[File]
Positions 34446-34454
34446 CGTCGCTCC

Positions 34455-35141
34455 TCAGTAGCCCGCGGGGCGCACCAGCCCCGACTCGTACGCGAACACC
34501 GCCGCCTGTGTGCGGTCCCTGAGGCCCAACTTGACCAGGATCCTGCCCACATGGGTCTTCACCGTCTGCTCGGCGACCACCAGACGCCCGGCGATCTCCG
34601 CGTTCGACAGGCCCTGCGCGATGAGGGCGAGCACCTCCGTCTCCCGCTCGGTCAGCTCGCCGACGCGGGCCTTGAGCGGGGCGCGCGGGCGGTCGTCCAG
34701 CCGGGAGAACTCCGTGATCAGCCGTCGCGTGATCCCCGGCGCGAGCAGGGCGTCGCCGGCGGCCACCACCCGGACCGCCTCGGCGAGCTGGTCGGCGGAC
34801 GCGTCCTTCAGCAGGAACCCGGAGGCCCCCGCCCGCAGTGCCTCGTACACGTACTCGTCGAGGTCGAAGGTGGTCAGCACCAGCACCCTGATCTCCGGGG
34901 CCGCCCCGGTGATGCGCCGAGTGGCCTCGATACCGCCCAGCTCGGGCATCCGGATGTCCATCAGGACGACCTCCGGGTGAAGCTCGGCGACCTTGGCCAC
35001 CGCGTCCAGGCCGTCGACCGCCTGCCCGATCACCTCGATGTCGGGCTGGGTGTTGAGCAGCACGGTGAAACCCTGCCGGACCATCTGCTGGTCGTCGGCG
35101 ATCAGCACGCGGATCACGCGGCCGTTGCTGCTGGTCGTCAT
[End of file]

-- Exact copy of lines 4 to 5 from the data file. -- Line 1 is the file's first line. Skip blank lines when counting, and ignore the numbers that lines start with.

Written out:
34455 TCAGTAGCCCGCGGGGCGCACCAGCCCCGACTCGTACGCGAACACC
34501 GCCGCCTGTGTGCGGTCCCTGAGGCCCAACTTGACCAGGATCCTGCCCACATGGGTCTTCACCGTCTGCTCGGCGACCACCAGACGCCCGGCGATCTCCG